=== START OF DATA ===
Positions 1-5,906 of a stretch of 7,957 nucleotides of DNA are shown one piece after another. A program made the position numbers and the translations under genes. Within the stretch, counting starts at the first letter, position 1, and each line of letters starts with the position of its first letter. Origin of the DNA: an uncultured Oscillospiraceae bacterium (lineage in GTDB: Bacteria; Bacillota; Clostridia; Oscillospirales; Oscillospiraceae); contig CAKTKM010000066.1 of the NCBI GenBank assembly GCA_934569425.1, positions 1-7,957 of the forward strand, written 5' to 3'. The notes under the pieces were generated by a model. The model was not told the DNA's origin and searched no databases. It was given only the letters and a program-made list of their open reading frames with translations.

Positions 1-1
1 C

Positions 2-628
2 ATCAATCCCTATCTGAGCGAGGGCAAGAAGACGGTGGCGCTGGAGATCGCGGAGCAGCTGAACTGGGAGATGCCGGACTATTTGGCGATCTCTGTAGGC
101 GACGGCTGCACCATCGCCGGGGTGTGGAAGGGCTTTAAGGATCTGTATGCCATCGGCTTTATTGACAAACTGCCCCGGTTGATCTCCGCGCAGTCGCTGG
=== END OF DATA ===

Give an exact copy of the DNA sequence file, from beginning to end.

Positions 1-5,906 of a stretch of 7,957 nucleotides of DNA are shown one piece after another. A program made the position numbers and the translations under genes. Within the stretch, counting starts at the first letter, position 1, and each line of letters starts with the position of its first letter. Origin of the DNA: an uncultured Oscillospiraceae bacterium (lineage in GTDB: Bacteria; Bacillota; Clostridia; Oscillospirales; Oscillospiraceae); contig CAKTKM010000066.1 of the NCBI GenBank assembly GCA_934569425.1, positions 1-7,957 of the forward strand, written 5' to 3'. The notes under the pieces were generated by a model. The model was not told the DNA's origin and searched no databases. It was given only the letters and a program-made list of their open reading frames with translations.

Positions 1-1
1 C

Positions 2-628
2 ATCAATCCCTATCTGAGCGAGGGCAAGAAGACGGTGGCGCTGGAGATCGCGGAGCAGCTGAACTGGGAGATGCCGGACTATTTGGCGATCTCTGTAGGC
101 GACGGCTGCACCATCGCCGGGGTGTGGAAGGGCTTTAAGGATCTGTATGCCATCGGCTTTATTGACAAACTGCCCCGGTTGATCTCCGCGCAGTCGCTGG